Saturday, August 23, 2008

Congenitally Grim

With this ad, PETA proves it's a parody, as Michele Catalano observes:
Who are they trying to reach with this? If PETA is attempting to convert people to veganism or, at the very least, get carnivores to think twice about eating meat, they are going about it the wrong way. The problem with such activism is it preaches only to the choir. No sane person is going to be moved by an ad equating the tragic beheading of a young man with eating breakfast sausage. . .

The message is lost on all but those who are already convinced. So what good is it? Is destroying property and setting fires for your cause going to convince people to back it, or will the act overshadow the meaning? If standing out in front of a circus telling small children that they support the death of animals is only going to irritate people, why do it? Wouldn’t it be better to present your message in a way that’s kinder and gentler? After all, you catch more flies with honey than vinegar, right? (Sorry PETA. I forgot honey equals enslavement.)

So I have to wonder, are these organizations really trying to recruit people with ads like this, or are they just talking — and preening — amongst themselves? Because if these groups want more people to listen to them, they are going to have to speak to us rationally. We may not convert, but at least we won’t write off their cause as one made up of lunatics and hypocrites. Benevolent names like Freedom Fighters isn’t going to keep people from seeing through the “we care” front they put up when they resort to acts of violence, eco-terrorism, or even mentally assaulting the children whose future they proclaim to fight for.

When I first saw the linked ad, I was sitting in my living room with five teenage boys. At the end one of them said, “These commercials make me want to start smoking just to spite them.” The other boys laughed and agreed.

This is the reaction to extreme activism. I know every time I see a PETA ad I have this strong desire to go eat a rare steak. I confess: I had frog legs at dinner last night while I was discussing this subject, and just talking about PETA’s previous campaigns made me enjoy those legs even more.
Agreed. I love Wendy's new "meatatarian" commercial--more so knowing it enrages hypocritical PETA people.

(via Instapundit)


OBloodyHell said...

> they are going to have to speak to us rationally.

And therein lies the rational flaw with this argument.

For that expectation to be rational, one has to assume that PETA has a rational position in the first place, that animals have just as many rights as humans, that animals are equal to, if not better than, humans.

PETA rails against the inherent design of the universe -- All things feed off the death of other things: The Second Law of Thermodynamics, aka "Entropy".

Carnivores and omnivores feed off herbivores and plants. Herbivores feed off plants. Plants feed off the slow, inevitable death of the sun.

Life is itself a localized violation of the entropic principle -- it is a localized organization in direct opposition to the greater disorganization around it.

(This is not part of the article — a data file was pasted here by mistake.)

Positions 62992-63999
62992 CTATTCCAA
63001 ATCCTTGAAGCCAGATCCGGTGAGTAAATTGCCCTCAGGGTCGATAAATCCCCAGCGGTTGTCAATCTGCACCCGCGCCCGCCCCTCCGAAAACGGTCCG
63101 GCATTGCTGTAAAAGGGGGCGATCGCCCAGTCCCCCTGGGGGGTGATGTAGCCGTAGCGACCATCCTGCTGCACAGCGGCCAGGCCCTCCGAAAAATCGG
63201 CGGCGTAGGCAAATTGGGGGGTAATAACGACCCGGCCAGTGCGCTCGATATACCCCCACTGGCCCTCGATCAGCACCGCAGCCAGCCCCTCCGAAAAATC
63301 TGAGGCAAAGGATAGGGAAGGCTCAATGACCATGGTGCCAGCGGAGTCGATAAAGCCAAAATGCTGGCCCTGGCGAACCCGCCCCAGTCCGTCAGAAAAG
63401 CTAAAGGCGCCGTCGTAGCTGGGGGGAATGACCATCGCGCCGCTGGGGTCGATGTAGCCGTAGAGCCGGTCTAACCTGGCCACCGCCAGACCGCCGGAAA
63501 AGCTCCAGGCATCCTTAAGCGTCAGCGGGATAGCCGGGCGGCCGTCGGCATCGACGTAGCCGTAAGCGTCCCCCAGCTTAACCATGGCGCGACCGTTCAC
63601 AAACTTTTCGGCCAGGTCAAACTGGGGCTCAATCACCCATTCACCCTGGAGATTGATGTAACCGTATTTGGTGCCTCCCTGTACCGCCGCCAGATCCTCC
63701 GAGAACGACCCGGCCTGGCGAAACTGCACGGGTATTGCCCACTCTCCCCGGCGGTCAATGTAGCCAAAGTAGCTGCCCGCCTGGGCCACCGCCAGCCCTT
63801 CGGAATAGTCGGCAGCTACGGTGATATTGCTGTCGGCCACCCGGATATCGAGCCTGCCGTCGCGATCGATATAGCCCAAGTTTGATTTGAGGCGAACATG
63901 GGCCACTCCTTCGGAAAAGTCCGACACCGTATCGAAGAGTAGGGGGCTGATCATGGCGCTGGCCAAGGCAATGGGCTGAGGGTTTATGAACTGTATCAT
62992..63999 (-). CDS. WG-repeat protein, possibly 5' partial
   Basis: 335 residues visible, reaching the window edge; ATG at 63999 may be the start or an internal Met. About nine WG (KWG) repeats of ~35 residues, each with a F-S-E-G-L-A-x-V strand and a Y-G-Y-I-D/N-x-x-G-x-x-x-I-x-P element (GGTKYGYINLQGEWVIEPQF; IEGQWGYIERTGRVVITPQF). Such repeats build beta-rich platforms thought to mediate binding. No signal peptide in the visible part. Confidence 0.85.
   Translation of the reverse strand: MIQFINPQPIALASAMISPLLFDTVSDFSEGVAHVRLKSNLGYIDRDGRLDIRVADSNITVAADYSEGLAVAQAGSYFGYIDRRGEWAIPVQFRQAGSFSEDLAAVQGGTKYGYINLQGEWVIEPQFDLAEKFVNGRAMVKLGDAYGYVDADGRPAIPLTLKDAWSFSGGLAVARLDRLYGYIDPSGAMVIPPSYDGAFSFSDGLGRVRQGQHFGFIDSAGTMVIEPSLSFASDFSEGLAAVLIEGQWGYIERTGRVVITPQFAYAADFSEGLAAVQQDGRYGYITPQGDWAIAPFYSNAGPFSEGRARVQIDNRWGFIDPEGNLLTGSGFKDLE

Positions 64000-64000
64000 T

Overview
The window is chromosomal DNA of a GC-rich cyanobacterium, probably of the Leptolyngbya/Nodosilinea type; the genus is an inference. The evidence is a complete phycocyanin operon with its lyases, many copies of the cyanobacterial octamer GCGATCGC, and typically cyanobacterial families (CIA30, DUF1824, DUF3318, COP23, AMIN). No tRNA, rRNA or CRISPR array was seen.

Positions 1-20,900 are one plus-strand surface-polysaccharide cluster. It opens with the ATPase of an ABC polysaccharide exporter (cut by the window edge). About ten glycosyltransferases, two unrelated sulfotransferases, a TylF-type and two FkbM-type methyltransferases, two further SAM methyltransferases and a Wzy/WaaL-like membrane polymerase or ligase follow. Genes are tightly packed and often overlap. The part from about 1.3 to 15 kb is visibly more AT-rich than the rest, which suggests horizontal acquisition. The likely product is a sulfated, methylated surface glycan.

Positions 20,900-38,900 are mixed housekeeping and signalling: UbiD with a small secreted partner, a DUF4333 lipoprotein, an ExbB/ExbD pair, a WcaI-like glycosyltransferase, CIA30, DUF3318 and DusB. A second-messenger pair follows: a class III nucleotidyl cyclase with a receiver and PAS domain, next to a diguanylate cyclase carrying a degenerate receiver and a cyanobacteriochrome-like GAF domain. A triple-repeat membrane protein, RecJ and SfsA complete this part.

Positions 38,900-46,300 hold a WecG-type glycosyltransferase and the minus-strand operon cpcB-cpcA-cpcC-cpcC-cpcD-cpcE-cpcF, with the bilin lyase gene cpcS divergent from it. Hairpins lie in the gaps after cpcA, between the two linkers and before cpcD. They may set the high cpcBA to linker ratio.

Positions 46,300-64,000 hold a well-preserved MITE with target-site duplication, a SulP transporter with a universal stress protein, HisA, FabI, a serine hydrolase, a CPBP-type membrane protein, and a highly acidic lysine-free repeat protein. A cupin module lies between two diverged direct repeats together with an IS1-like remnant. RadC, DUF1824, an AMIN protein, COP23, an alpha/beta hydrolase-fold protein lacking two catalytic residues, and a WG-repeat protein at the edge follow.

In other words, PETA is railing at something as basic as the Law of Gravity.

This is further supported in humans in the fact that humans cannot get all the amino acids they need to survive from plants. We are meant to eat animal flesh.

This, too, is supported by a basic survival fact:

If you are stuck in the wild, and if you kill an animal and eat it, you probably won't get sick, if the animal wasn't sick in the first place. Humans can, without concern, eat the flesh for 95% of the animal species out there.

Contrast this with plants -- if you don't *know* you can eat it, chances are, you can't. Humans can safely ingest not more than 20% of all plant species. The rest offer varying degrees of poisoning. Again -- humans are meant to eat animals as well as plants.

Finally, PETA's basic position is itself also flawed by being animal-centric. Why do animals have more rights than plants? What gives them the right to kill a plant species and eat its flesh? I wonder how many PETA supporters decorate their homes with the severed sex organs of plants? Or who would put a picture of a plant's sex organs on their walls, but never a human's sex organs? Or even an animals? Right -- "plants are lesser beings"?

How are they better than the rest of us, again?

Clearly, if they followed their arguments to their logical conclusion, they'd starve themselves to death.

And by some lights, in view of the lack of a legitimate basis for fool killing, that would be A Real Good Thing.

Q.E.D. -- It is irrational to expect rational arguments from PETA -- they are inherently irrational in the basic position they start from on multiple levels... GIGO applies.

Assistant Village Idiot said...

Garrison Keillor once observed that he liked vegetarians because they look...tasty. I think that's about right.

OBloodyHell said...

> Garrison Keillor once observed that he liked vegetarians because they look...tasty. I think that's about right.

Granola eating, unshaved-underarm, generally unwashed(water conserving) undermuscled stringbeans look tasty?

Not much on fatted calves, then, are we?